All things considered, things are looking up for the New Zealand tourism industry. 

To be fair, that’s off a low base, after the sector’s oxygen supply was essentially cut off as a response to the global pandemic. 

That saw four million annual visitors locked out of the country, an immediate drop in accommodation levels of 55% and the value of personal travel during 2020 drop from close to $4 billion to about $660m. 

James Doolan, strategic director of Hotel Council Aotearoa (HCA) reckons, all up, there were 943 days of shutdown, lockdown and restrictions, much of that significantly affecting Auckland, both the engine room for domestic tourism and the gateway for international tourists. 

Recuperation started in earnest during the winter season, much of that led by the ski trade into the southern lakes. And that had more to do with plentiful snow than much else. 

That helped arrivals jump to 151,270 international visitors through border control during the September peak, says Statistics New Zealand data.  

That was still 42% down on the 261,770 in September 2019, but it’s the highest monthly tally since March 2020’s 175,521 visitors. 

So, what’s in store for 2023? 

Even keel 

The Tourism Export Council (TECNZ) estimates that NZ will get back to something like pre-covid visitor numbers by May 2025, reflecting in the main the slow return of big-spending Chinese tourists. 

By May the NZ visitor season runs to Apr 30), the annual number of arrivals should be at 2.1 million, about halfway to even keel.  Those folks will leave after having spent about $7.8 billion, factoring in a 12% premium on pre-covid visitor spend reflecting cost escalations and potentially, a longer length of stay.  

First in the queue are Australians, who are expected to reach almost 1.2 million visitors by May 1, with visitors from the United States at 278,000 visitors and visitors from the United Kingdom coming in at 167,000 over the same period.  

Visitors from China, who accounted for 328,145 arrivals in 2019, aren’t expected to start arriving with any regularity until about October, and possibly 2024. 

TECNZ chief executive Lynda Keene says, while there are a lot of variables in the mix, there are some positive signals, particularly given the increase in ‘independent’ travellers.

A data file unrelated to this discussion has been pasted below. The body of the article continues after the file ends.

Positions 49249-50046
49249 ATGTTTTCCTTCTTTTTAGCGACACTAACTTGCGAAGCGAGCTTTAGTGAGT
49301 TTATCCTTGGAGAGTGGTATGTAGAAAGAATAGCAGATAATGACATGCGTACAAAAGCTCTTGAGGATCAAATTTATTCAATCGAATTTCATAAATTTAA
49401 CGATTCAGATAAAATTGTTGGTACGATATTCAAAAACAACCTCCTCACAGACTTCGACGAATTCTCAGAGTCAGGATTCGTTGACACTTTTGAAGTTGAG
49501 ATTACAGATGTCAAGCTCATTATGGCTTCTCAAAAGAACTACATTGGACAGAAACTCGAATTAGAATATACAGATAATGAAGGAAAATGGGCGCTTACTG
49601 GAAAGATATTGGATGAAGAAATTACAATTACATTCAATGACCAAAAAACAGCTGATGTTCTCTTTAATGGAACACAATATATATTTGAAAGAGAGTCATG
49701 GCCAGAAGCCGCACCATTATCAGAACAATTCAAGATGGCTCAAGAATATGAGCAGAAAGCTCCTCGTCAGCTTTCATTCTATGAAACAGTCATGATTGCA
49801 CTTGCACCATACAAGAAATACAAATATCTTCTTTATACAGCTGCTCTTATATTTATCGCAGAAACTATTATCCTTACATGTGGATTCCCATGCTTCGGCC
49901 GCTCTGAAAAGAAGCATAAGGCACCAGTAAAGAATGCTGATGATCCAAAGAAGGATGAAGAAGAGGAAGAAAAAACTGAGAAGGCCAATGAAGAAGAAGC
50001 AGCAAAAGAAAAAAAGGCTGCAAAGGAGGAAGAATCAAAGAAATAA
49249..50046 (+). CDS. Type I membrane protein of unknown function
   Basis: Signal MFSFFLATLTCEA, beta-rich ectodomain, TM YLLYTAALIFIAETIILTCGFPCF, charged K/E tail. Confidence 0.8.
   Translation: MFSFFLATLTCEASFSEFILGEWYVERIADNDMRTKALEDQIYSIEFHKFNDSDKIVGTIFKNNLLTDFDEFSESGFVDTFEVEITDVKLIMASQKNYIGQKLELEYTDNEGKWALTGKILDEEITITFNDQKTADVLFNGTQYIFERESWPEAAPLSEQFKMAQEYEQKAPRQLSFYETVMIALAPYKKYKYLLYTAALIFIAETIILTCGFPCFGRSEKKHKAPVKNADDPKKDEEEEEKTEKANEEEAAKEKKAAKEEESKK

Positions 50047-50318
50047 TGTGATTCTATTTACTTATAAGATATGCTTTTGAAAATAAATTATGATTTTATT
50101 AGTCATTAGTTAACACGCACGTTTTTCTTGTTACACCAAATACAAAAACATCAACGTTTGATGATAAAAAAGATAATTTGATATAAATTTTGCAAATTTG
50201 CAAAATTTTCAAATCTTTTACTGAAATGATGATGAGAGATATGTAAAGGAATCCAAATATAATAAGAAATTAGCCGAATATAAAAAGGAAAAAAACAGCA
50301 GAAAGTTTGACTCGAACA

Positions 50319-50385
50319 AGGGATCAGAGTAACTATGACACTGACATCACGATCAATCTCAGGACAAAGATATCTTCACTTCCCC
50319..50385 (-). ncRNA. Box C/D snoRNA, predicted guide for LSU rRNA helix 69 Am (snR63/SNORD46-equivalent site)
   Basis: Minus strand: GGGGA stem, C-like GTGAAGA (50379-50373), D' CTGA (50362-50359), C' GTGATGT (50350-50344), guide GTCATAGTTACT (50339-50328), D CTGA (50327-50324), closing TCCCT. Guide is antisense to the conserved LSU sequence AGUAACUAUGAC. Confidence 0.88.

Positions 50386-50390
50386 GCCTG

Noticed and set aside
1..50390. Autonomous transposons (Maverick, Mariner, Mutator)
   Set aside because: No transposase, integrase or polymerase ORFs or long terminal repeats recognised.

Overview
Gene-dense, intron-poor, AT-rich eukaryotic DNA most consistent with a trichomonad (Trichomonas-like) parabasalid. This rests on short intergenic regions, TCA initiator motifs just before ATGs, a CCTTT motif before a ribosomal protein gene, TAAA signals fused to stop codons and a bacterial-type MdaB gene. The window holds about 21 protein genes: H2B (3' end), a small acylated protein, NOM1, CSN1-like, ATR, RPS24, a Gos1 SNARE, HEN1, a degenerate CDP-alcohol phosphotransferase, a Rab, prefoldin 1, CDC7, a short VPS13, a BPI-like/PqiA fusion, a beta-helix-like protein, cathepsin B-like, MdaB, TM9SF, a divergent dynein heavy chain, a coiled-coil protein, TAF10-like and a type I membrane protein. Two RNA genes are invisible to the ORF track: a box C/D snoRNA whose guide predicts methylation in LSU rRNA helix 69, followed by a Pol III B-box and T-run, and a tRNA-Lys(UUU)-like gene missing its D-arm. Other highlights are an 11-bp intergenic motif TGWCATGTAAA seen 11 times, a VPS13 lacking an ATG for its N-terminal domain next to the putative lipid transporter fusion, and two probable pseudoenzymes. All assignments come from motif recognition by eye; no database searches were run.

She said group touring had also started to gain traction during November and tour operators are seeing heightened interest in ‘wellness and mindful’ travel. 

“There is definitely a stronger desire for visitors to engage with businesses that are good kaitiaki [guardians of the land], and businesses who place health and safety as priorities in their operations.” 

The return of cruise liners into NZ waters would also salvage at least part of what had been a $550m industry pre-pandemic.  

Cost-of-living pressures 

Callum Mallett, chief operating officer of SkyCity Entertainment said the casino and hotel operator expects local demand to “plateau” in 2023, but international tourism to pick up the slack as airline capacity increases.  

Like many tourism operators, SkyCity should also benefit from major events headed our way, including the Fifa Women’s World Cup, as “critical drivers” of both city and regional recovery, he says. 

NZSki chief executive Paul Anderson agrees there will be local pressure points on spending, particularly for high-end activities, but that the group’s three ski fields, Coronet Peak and the Remarkables in Queenstown, and Mt Hutt near Christchurch, will be supported by the “massive demand” from the Australian market. 

Paul Anderson says the cost of living will become a pressure point for locals. (Image: NZSki) 


That influence was shown by the influx of Australian visitors during the winter season, on the back of excellent ski conditions in the southern Alps. That saw more than a million skiers hit the slopes, helping push regional tourism returns up by an estimated $120m.  

That followed two seasons which had carved “at least” 200,000 visitors from winter activities, Anderson said. 

Labour shortages are real 

But the overriding issue has been, and will continue to be, the tight employment market.  

Within the tourism, and by inference, the hospitality sector, that has translated to reduced opening hours, with hotels ‘capping’ occupancies to as low as 70%, without adequate housekeeping or front of house staff. 

In 2019 the tourism sector’s headcount was at 221,000. Within a few months of the first pandemic lockdown in 2020, that had dropped by a third, to 75,000. More than a fifth of those were migrants. 

Immigration NZ has been slowly righting the ship and numbers are now slowly trickling back.  

So far, about 20,000 of the 36,000 approved working holiday visa-holders are reported to have arrived, with immigration counts tracking at about 1,200 arrivals per week.